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Mr Gareth Carter, British Geological Survey, Edinburgh, UK
Dr. Veerle Huvenne, National Oceanography Centre, Southampton, UK
Dr. Jenny Gales, National Oceanography Centre, Southampton, UK
Dr. Claudio Lo Iacono, National Oceanography Centre, Southampton, UK
Dr. Leigh Marsh, National Oceanography Centre, Southampton, UK
Dr. Katleen Robert, National Oceanography Centre, Southampton, UK
Dr. Russell Wynn, National Oceanography Centre, Southampton, UK
Geomechanical properties of submarine bedrock cliffs: controls on rock slope failures within the Whittard Canyon, Celtic Margin.

Large-scale mass wasting of slopes within submarine canyon environments is well-documented (e.g. Cunningham et al., 2005; Sultan et al., 2007; Lastras et al., 2009).  However, at present research has almost exclusively focused upon unconsolidated, loose sediments that form the canyon head and flanks, and produce large slumps and turbidity currents that transport huge quantities of sediment to the canyon floor.  This is perhaps due to the relative abundance of geophysical data which can be acquired from research vessels, enabling the detailed geomorphological mapping of large landslide scars and debris lobes at the base of slopes.  In contrast, very few studies have previously attempted to assess bedrock rockwall behaviour within a submarine canyon, which could have significant implications for canyon evolutionary processes and, subsequently, regional geohazard assessments for offshore infrastructure.  During the CODEMAP 2015 research cruise to the Whittard Canyon, Celtic Margin (funded by ERC Starting Grant 258482 and the NERC MAREMAP programme), a Remotely Operated Vehicle (ROV) gathered High Definition (HD) video footage of the canyon rockwalls over the course of more than 20 individual dives; this dataset was supplemented by rock samples collected during these dives and by shipboard geophysical datasets.  The extremely high-resolution video footage revealed small-scale rockwall slope processes that would not have been visible if shipboard geophysical equipment was solely relied upon during the survey.  Of particular interest was the apparent spalling failure of mudstone and chalk rockwalls, with fresh superficial “flaking” scars and an absence of sessile fauna indicating relatively recent mass-wasting activity.  Extensive talus slopes, often consisting of coarse gravel, pebble and occasionally boulder-sized clasts, were observed at the foot of slopes impacted by spalling failures; this debris was rarely colonised by biological communities which could be an indicator of frequent rockfall events.  It is suggested that hydrodynamic stresses could exacerbate the spalling process, and bio-erosion was noted on many of the walls prone to this form of rock slope failure (RSF).  Undercutting of cliffs was noted, particularly in carbonate-rich lithologies, which resulted in the failure of large (>1 m) blocks from the overhanging ledge of resistant Fe-oxidised bedrock.  Internal fracture networks impose a major control on the observed RSF processes, often resulting in cubic and tabular blocks (0.2-1.0 m scale) of bedrock toppling or sliding out of the cliff face.  These discontinuity jointsets were evaluated and modes of failure (e.g. planar, toppling or wedge) were assessed against each lithology where structurally-controlled mass wasting was observed.  The rock samples were sent to the British Geological Survey (BGS) geotechnical laboratory for testing in order to ascertain the tensile strengths of the different lithologies present within the canyon.  By combining the ROV observations, discontinuity assessments and laboratory testing results, an understanding of the geomechanical properties of the bedrock can be obtained and linked with past and ongoing rock slope processes within the Whittard Canyon.  These conclusions will have a wider implication for ongoing geomechanical processes within submarine canyons on a global scale.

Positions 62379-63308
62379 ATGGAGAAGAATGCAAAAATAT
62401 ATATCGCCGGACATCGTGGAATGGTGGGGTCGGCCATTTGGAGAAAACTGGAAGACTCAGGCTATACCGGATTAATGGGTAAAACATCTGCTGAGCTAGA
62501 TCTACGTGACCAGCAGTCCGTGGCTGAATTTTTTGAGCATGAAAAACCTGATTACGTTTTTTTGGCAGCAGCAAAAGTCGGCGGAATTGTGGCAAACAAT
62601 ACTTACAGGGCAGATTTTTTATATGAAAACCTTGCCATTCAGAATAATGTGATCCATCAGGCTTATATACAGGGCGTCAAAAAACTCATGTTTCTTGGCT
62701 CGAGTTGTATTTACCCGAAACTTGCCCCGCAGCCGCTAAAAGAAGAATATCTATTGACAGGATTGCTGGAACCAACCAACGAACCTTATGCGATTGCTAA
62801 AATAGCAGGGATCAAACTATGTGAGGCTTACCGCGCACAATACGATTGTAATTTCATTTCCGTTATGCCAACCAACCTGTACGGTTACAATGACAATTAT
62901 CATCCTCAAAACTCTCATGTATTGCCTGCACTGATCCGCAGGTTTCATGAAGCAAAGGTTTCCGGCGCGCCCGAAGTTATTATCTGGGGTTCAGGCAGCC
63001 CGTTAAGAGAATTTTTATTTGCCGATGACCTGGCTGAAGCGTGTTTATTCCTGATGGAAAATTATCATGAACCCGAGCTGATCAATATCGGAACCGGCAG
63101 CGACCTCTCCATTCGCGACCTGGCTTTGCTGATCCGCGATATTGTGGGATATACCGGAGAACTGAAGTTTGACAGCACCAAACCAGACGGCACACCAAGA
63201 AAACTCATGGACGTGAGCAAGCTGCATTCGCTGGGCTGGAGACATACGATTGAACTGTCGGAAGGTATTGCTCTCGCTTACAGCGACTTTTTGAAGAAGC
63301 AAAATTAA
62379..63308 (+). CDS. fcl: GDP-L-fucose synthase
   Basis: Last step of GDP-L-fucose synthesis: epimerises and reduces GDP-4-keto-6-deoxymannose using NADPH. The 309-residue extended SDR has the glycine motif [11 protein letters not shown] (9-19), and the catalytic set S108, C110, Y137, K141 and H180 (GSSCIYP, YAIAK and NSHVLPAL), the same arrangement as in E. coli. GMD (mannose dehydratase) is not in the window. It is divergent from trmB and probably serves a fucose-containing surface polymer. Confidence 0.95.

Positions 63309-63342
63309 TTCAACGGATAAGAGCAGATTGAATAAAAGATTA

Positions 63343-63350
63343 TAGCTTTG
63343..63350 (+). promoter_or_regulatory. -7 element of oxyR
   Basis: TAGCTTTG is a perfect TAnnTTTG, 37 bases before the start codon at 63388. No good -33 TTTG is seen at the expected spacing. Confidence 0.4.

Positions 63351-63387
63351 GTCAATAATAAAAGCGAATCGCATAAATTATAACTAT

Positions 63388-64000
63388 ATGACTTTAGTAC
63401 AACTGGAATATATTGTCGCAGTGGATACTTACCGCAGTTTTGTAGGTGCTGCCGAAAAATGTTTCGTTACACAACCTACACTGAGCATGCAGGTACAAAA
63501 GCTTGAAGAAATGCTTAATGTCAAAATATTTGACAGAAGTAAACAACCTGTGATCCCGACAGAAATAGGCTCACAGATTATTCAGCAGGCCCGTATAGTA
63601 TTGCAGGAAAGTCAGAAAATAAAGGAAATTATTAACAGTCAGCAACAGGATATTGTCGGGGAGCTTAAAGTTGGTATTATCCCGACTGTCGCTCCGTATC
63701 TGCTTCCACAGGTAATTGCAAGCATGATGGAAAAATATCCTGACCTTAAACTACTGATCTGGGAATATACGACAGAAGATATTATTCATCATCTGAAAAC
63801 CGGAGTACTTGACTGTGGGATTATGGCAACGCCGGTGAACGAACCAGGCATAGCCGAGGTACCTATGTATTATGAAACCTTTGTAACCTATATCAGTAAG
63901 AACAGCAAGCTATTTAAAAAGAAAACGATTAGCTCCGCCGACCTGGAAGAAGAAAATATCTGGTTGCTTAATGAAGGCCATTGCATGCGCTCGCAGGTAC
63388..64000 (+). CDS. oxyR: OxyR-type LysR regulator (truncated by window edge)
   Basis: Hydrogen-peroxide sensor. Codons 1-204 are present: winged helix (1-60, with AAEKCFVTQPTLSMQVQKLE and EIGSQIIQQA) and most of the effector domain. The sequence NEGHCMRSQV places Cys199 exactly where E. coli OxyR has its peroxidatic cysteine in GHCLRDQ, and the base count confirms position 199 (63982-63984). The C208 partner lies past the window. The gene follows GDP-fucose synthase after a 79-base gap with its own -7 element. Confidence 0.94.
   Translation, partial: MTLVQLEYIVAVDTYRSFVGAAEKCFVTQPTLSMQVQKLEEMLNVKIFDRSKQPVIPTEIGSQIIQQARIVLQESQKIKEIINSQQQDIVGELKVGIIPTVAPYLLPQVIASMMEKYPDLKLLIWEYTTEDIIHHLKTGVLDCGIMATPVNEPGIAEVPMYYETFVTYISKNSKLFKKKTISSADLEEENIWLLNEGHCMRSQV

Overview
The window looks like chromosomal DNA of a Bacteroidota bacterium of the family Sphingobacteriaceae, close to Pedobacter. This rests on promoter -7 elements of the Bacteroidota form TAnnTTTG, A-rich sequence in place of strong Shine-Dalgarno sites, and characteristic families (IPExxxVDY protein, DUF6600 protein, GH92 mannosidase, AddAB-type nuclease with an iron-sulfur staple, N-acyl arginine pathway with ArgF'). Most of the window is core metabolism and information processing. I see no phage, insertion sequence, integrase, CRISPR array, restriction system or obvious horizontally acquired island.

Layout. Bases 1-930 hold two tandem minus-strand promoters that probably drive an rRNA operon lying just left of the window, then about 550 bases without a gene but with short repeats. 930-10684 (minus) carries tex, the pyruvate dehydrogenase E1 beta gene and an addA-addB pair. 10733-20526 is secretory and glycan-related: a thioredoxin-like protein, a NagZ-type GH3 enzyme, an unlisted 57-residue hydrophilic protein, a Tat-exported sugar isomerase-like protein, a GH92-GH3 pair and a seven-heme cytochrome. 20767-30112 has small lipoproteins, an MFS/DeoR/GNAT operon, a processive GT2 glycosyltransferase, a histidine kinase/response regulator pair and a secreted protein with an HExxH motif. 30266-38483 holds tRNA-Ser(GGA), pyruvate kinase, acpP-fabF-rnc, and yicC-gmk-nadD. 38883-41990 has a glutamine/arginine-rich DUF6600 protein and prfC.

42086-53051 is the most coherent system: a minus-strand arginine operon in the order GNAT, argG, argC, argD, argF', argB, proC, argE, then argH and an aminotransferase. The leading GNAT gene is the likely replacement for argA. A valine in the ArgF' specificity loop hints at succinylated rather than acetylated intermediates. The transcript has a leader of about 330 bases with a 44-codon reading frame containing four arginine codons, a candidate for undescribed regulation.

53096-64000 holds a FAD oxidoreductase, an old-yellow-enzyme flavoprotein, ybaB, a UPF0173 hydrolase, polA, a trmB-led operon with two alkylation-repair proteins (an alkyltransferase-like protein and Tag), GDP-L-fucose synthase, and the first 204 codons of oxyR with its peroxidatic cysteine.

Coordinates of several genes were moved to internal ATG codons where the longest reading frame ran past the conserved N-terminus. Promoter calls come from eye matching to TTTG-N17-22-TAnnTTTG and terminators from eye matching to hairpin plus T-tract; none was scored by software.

Theme 1: Canyon processes in the space-time continuum (formation, evolution, circulation)
Oral Presentation
Rock slope failure, geomechanics of rockwalls, geohazards, bedrock strength, Whittard Canyon